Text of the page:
by John Oughton
I’ve been staying at this wonderful place in the Dominican Republic for several days now. My main purpose was to get away from February in Toronto, experience some wonderful weather and scenery, and a new culture, and make progress on two writing projects: finishing my PhD thesis proposal, and completing my suspense novel.
So, up to now, I’ve been conserving my writing energy for those tasks, other than short emails and comments on Facebook. However, some of my pals have expressed interest in knowing more about where I’m staying. My good friend Rachel Larabee, has taught, volunteered, and led college student international learning expeditions here, and is mostly responsible for my knowing about the Eco Village. She asked if I would be blogging about it. I owe her at least one. So I’ll do my best to describe it, and evoke its atmosphere a little… before I log my designated hours of thesis-proposal work.
The Eco Village is along a somewhat challenging twisty road about 20 km up the hills from Puerto Plata, and has been in operation about four years now. It is the creation of Tim Hall, Honorary Canadian consul for this part of the island. This makes him a great person to stay with, because if you get thrown in jail, you just call your host for help. Tim, a generous and far-thinking Montreal native permanently attached to Dominican cigars, had a few goals in mind for this place. One is that it fit the “sustainable tourism” model. This means that the Lodge and its various rooms and cabin/suites are built, as much as possible, by people who live in the village of Tubagua, and constructed with local, replaceable materials — lumber from the native trees, palm-thatched roofs, etc. Energy use is minimal — it has wireless Internet, lights, but no heavy electricity demands It also offers tourists who are bored with typical resorts and prefer some contact with the local people and countryside an alternative place to stay, or use as home base for excursions around here.
There’s no air-conditioning; in fact, there’s no glass in windows, but you’re on top of a sizable hill, almost a mountain, and at this time of the year, it’s never too hot in the shade. The shower has a small on-demand hot water heater, and rather than needing a full enclosure and ventilation fan, has one open side facing down the hills and out to the ocean — with an empty picture frame hung there to compose the scenery. So you can shower while looking out on a wonderful view, knowing that it would take very powerful optics (at least a military satellite’s) for anyone to view your dangly bits. You wake up each morning hearing a chorus of birds, distant roosters and dogs, and a little 125 cc motorcycle or two straining its way up the hill, often with three people, no helmets, and some produce on the bike — not the sound of elevators or canned music.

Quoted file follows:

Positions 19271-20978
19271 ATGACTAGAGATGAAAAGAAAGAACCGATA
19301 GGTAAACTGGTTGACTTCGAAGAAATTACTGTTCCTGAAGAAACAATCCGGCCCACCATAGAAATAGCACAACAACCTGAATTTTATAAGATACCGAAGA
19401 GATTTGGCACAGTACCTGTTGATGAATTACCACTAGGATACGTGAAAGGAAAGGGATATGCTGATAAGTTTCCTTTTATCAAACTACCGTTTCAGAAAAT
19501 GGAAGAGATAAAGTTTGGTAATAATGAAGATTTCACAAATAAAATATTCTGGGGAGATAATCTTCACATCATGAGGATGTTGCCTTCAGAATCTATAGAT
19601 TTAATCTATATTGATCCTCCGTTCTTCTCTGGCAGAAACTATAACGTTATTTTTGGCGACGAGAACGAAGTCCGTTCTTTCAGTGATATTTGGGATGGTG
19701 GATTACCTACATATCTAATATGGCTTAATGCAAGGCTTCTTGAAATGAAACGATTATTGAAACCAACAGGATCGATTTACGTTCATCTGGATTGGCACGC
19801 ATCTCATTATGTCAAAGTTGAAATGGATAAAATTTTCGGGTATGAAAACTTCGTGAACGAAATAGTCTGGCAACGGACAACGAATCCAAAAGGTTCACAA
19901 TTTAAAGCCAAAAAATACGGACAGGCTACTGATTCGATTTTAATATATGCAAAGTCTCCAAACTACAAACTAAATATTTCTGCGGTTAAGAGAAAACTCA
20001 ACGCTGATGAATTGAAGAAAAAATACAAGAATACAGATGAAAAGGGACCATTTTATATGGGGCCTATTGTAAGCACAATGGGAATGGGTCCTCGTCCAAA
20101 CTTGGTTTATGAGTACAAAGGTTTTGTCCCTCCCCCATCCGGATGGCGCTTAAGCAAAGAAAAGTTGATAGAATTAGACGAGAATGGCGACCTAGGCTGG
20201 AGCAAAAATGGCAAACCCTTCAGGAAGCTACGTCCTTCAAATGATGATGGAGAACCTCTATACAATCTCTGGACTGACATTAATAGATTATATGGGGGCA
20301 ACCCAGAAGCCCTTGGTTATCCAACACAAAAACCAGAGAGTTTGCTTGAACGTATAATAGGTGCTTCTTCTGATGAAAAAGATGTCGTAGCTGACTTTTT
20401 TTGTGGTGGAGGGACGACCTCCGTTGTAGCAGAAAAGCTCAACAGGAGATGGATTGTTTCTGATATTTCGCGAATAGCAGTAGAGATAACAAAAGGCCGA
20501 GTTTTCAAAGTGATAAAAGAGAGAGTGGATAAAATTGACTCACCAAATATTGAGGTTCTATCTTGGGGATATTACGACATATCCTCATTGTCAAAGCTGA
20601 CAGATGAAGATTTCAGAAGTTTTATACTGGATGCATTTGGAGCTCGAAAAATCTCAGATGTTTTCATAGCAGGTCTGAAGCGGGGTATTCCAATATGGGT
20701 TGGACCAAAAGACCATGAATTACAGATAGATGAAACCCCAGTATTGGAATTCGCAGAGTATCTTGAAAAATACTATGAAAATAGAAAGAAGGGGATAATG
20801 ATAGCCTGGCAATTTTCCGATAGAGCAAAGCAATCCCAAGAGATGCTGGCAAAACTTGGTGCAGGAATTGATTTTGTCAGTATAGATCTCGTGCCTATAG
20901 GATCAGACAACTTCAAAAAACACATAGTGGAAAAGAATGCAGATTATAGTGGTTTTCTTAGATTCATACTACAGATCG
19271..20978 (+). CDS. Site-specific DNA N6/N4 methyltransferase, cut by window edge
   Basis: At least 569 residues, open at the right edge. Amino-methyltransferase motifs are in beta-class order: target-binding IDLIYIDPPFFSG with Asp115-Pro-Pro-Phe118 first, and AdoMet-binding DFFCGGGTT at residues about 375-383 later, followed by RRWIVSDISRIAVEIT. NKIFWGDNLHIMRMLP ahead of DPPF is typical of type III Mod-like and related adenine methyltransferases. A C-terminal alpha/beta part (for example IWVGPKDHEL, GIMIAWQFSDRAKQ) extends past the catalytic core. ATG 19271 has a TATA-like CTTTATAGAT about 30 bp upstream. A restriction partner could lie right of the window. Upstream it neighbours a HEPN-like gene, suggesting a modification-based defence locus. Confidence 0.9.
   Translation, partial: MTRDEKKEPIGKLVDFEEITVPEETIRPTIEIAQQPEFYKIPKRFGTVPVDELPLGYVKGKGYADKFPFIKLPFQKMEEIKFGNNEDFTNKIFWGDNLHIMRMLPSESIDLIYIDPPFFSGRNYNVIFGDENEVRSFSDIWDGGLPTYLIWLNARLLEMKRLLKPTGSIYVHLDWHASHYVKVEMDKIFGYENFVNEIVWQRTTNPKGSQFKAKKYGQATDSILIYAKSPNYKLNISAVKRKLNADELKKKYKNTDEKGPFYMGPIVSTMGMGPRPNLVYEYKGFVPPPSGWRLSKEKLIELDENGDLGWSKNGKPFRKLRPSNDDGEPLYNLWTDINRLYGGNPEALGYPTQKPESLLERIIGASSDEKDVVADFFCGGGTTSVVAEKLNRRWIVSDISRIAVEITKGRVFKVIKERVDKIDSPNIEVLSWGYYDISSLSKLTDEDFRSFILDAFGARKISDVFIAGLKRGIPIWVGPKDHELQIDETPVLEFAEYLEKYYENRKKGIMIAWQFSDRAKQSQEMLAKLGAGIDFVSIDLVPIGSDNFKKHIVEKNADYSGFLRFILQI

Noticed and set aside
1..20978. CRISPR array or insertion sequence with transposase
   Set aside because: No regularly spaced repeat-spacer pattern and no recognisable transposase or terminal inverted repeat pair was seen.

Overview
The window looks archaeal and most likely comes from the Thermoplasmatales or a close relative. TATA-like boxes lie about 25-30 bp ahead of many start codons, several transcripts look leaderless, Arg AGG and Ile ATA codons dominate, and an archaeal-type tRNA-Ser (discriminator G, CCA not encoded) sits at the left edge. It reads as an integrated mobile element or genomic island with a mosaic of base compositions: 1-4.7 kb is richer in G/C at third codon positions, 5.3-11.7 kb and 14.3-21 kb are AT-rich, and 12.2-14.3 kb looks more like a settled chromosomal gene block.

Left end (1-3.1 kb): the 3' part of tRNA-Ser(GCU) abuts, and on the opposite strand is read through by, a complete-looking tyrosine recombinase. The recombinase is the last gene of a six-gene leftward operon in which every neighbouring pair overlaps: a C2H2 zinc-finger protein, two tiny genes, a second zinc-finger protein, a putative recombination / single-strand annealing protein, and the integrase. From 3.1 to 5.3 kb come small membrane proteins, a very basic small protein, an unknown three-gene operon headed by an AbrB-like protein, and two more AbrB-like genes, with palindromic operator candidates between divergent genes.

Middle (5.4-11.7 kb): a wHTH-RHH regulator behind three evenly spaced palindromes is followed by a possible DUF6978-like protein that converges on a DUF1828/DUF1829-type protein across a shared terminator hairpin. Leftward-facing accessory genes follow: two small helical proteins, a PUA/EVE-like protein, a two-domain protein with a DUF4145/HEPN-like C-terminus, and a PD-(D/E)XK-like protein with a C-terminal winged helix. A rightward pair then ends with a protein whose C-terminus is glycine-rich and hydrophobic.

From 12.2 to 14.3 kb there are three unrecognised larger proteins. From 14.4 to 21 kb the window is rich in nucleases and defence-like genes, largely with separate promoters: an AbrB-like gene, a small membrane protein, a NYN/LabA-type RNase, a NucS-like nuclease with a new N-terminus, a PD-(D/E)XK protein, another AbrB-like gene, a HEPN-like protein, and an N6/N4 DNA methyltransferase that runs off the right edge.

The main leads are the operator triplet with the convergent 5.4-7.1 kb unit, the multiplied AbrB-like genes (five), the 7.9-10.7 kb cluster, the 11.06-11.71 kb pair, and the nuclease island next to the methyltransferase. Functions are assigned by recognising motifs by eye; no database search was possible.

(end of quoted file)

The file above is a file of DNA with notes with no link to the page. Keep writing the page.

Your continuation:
There’s a Haitian guy down the hill who works as a labourer but is an excellent singer, and sometimes his voice drifts up here as the sun rises.
You can pay for a meal plan or not, depending on your needs, and the food is local and wonderful, put together by Jacquie, a village woman that Tim has helped train, using experience from running a restaurant. Another of Tim’s goals is creating decent jobs in suzhou for local people, so several villagers work here, including a serious boy from an orphanage who is the dishwasher and busboy. Here’s an example of how this is sustainable tourism: in a beach resort in Puerto Plata you’d be eating food that is at best trucked in from the countryside, and possibly imported from other countries. In Tubagua, the bananas you eat (small and sweet) grow on the trees right outside your room.